With the rise of artificial lawns on residential developments, our Architectural Technologist Joseph Cattmull looks at the debate between their perceived benefits versus environmental concerns.
Artificial lawns are becoming an increasingly popular option for new residential developments in the UK, but the debate surrounding their use is still ongoing. While there are some undeniable benefits to using synthetic turf, such as low maintenance requirements, uniform appearance, and durability, there are also plenty of concerns over their environmental impact and sustainability.
One of the main advantages of artificial lawns is of course their low maintenance requirements, which to some homeowners will make them appeal over a lawned garden. They are also highly durable and can withstand heavy foot traffic and harsh weather conditions, whilst being relatively quick and easy to lay.
However, the use of artificial lawns in new residential developments has raised concerns about their environmental impact. Synthetic turf is made from non-biodegradable materials, which can take hundreds of years to decompose. Further to this, they do not provide the environmental benefits of natural grass, such as air purification and soil stabilization. Artificial lawns also absorb and retain more heat than natural grass, contributing to the urban heat island effect. The urban heat island effect is where urban areas experience higher temperatures compared to their surrounding rural areas due to the absorption and retention of heat by buildings, roads, and other infrastructure. This additional retained heat is then re-radiated on top of the heat generated by human activities causing a localized increase in temperature.
In my opinion the use of artificial lawns further lowers the standard of residential development within the UK, where the standard of construction and design has decreased it would only be natural that this has begun to filter down to the gardens and landscaping designs. Aesthetic reasons alone should be enough to not use artificial lawns however the environmental impacts show that in using them we are completely contradicting the government and construction industry push for more sustainable development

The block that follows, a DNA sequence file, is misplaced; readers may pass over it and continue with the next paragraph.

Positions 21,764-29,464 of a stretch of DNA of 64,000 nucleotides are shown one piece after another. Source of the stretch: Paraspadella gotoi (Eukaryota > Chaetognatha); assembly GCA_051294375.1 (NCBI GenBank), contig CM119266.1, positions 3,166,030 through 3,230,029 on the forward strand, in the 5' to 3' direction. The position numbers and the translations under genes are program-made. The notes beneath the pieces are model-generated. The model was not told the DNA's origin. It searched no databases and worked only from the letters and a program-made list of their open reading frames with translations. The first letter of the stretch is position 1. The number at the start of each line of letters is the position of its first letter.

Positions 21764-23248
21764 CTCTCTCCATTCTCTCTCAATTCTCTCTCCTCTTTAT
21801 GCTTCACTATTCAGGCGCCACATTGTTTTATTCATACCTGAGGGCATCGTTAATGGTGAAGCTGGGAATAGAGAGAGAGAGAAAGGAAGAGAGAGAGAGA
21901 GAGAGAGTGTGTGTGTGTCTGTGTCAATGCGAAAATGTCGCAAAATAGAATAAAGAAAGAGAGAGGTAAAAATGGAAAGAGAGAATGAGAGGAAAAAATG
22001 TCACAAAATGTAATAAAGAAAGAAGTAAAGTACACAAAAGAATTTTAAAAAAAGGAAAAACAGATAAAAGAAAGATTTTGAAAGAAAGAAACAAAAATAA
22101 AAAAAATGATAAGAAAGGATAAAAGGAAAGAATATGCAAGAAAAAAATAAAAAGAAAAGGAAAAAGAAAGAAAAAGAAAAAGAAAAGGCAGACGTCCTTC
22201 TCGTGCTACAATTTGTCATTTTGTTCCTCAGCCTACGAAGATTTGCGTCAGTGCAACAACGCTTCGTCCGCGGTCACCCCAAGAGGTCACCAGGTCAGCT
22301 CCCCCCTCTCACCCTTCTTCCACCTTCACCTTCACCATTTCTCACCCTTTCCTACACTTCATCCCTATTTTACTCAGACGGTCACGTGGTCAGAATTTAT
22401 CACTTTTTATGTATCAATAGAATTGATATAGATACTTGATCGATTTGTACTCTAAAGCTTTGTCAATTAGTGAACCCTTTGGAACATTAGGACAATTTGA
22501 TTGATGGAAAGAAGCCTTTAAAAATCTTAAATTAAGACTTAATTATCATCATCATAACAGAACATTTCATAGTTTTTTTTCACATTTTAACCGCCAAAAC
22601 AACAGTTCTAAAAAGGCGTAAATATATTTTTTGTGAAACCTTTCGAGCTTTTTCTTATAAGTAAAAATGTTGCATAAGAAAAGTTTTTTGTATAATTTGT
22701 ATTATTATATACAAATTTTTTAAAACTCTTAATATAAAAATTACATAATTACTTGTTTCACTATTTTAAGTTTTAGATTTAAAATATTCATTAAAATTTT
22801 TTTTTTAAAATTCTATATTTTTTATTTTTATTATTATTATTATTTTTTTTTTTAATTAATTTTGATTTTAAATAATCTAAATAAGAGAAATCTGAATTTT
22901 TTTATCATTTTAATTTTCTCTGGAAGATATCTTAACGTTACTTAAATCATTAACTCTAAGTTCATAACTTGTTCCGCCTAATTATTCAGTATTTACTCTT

The Moneyfields Mew in Portsmouth is a large-scale residential development that incorporates artificial lawns in its design. The synthetic turfs were chosen for their low maintenance requirements and uniform appearance, but their use has raised concerns among some residents about the environmental impact of the lawns and the lack of natural green spaces in the development. The lack of natural greenery in the development has also raised concerns about its impact on biodiversity and wildlife.
In conclusion, while artificial lawns may have some minor benefits, such as low maintenance requirements, their negative impact on the environment cannot be ignored and as an industry we have to strive for better.
Joseph Cattmull, Architectural Technologist, Planning & Design Practice Ltd